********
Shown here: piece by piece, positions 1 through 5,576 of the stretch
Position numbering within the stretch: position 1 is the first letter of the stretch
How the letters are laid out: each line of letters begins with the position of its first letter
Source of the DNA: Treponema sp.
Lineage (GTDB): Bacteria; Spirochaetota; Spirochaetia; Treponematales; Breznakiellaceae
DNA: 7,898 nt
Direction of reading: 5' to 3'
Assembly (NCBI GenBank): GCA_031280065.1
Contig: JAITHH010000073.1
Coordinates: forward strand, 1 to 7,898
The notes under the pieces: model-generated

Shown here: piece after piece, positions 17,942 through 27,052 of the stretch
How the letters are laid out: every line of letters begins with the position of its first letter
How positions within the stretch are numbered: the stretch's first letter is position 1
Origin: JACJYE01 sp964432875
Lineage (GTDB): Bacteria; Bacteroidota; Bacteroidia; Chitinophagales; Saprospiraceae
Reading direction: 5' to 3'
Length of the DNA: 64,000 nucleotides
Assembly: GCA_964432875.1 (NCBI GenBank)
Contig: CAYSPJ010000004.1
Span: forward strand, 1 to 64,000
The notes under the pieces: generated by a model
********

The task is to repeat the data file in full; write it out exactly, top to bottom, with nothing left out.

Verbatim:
Shown here: piece by piece, positions 1 through 5,576 of the stretch
Position numbering within the stretch: position 1 is the first letter of the stretch
How the letters are laid out: each line of letters begins with the position of its first letter
Source of the DNA: Treponema sp.
Lineage (GTDB): Bacteria; Spirochaetota; Spirochaetia; Treponematales; Breznakiellaceae
DNA: 7,898 nt
Direction of reading: 5' to 3'
Assembly (NCBI GenBank): GCA_031280065.1
Contig: JAITHH010000073.1
Coordinates: forward strand, 1 to 7,898
The notes under the pieces: model-generated

Shown here: piece after piece, positions 17,942 through 27,052 of the stretch
How the letters are laid out: every line of letters begins with the position of its first letter
How positions within the stretch are numbered: the stretch's first letter is position 1
Origin: JACJYE01 sp964432875
Lineage (GTDB): Bacteria; Bacteroidota; Bacteroidia; Chitinophagales; Saprospiraceae
Reading direction: 5' to 3'
Length of the DNA: 64,000 nucleotides
Assembly: GCA_964432875.1 (NCBI GenBank)
Contig: CAYSPJ010000004.1
Span: forward strand, 1 to 64,000
The notes under the pieces: generated by a model